Oct 28, 2022 - Sports

A tale of two World Series managers

Photo illustration of Rob Thomsen and Dusty Baker with red, orange and blue lines radiating from them.

Photo illustration: Brendan Lynch/Axios; Photos: Zac BonDurant/Icon Sportswire via Getty Images and Rob Carr/Getty Images

Managers Rob Thomson and Johnnie "Dusty" Baker will face off when the Philadelphia Phillies and Houston Astros meet tonight in Game 1 of the World Series.

Why it matters: Their baseball paths couldn't have been more divergent, but they'll still find themselves sharing the sport's biggest stage.

Catch up quick: The Phillies took the scenic route to get here. After the midseason firing of then manager Joe Girardi, they went 65-46 the rest of the way under Thomson. They're one of the few teams who've made it to the World Series after failing to win at least 90 games in the regular season.

  • The Astros, by contrast, are steeped in recent success. After winning the championship in 2017 and posting the second-best record in MLB this season, they're making their fourth World Series appearance in the last six years.
Their backstories

Thomson, a "baseball lifer" and originally from Canada, was a standout player in college for the University of Kansas and was drafted by the Detroit Tigers in the 32nd round in 1985.

  • He spent four seasons in the minor leagues but never made it higher than single-A ball before turning to coaching in 1988.
  • Thomson spent nearly three decades in various roles with the New York Yankees, earning the nickname "Topper" from Hall of Fame manager Joe Torre because he was on top of everything.
  • Thomson joined the Phillies as bench coach in 2017, after he was passed up for Yankees manager. Following Girardi's exit, he was elevated to interim manager, signing a two-year contract during the Phillies' postseason run.

Baker earned his nickname "Dusty" from his mother because, as a child, he'd camp out in the only part of the family's backyard that wasn't filled with grass. "My mom didn't want to call me 'Dirty,' so she called me 'Dusty,'" Baker told reporters.

  • The two-time All-Star played 19 seasons in the MLB, making three World Series appearances and earning Gold Glove and Silver Slugger awards. His lone championship as a player came in 1981, with the Los Angeles Dodgers.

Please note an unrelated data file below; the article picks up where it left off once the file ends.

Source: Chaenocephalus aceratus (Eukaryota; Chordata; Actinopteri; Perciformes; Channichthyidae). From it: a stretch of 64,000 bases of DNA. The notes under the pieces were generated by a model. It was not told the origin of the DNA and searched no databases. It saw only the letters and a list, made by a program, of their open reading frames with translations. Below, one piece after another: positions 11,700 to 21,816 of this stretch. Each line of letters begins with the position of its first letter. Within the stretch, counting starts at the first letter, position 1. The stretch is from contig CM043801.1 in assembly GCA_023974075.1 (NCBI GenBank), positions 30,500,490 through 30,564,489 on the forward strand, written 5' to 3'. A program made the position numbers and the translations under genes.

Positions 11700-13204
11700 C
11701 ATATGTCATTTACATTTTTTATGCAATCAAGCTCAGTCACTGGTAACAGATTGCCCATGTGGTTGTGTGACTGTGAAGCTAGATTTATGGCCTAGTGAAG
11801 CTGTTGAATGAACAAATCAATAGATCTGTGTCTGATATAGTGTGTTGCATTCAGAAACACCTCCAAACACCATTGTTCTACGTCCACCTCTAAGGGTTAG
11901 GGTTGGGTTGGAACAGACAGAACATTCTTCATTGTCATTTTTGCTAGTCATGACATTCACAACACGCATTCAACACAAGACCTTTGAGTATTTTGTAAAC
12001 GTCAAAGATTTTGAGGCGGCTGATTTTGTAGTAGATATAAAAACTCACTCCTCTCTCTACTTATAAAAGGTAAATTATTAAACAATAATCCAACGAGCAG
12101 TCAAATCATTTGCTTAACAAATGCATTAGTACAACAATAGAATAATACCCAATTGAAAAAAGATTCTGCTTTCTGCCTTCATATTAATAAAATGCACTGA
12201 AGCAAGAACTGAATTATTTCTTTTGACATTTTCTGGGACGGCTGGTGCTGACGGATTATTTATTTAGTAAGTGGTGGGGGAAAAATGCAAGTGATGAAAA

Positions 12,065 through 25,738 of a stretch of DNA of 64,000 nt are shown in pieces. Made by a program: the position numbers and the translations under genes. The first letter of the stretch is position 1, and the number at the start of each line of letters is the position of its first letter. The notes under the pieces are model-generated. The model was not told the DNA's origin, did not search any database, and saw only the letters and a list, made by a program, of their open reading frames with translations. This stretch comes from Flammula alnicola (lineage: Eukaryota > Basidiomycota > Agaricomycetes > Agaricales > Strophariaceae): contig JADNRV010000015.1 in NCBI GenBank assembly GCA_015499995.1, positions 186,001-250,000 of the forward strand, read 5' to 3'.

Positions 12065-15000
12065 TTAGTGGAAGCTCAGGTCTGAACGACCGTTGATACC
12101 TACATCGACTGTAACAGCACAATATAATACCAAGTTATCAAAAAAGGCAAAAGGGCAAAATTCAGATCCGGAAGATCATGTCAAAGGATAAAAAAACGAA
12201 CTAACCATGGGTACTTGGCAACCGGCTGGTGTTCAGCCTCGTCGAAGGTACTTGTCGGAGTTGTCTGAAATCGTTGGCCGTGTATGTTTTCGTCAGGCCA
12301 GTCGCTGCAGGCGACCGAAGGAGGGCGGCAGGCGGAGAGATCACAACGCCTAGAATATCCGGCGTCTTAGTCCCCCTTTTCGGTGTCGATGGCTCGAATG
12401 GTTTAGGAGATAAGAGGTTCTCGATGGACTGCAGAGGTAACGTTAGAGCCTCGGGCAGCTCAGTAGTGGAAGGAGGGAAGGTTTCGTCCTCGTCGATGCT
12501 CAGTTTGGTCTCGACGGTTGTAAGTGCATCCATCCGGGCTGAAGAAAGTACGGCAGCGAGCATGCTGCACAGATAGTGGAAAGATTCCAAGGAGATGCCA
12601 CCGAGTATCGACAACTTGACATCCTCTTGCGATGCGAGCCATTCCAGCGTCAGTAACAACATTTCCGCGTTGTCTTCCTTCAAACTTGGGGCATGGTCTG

• In 25 seasons roaming the dugout, Baker is the only manger in league history to win division titles with five different ball clubs, but a World Series ring so far remains elusive.
  • A three-time Manager of the Year, Baker is a likely lock for the Hall of Fame after becoming only the 12th MLB manager to win 2,000 games and the first Black manager to reach that feat.
  • Baker is also credited with co-inventing the high-five along with rookie Glenn Burke while playing with the Los Angeles Dodgers in 1977.
Their styles

Thomson has exuded a calm that Phillies players have said put them at ease after dealing with a stern tactician in Girardi, who didn't hesitate to bench players for making mistakes.

  • Thomson has a nose for his craft. No one beats him to the stadium, a work ethic developed in college, one of his former teammates told Axios, that has followed him throughout his career.
  • "When it comes to baseball, he was always passionate, serious about the game," said Joe Heeney, who played and roomed with Thomson at Kansas.

The genial Baker still has a "player's sensibility" about him after spending so much time in the major leagues and has talked about the importance of rounding out his staff with coaches who players trust.

  • He's one of the few managers who isn't completely swooned by analytics and has been said to make most of his managerial decisions on gut instinct.
  • "I stay hungry," Baker told MLB.com. "Some people, most people, are rooting for us; some people are rooting against us. It doesn't matter. That motivates you either way."
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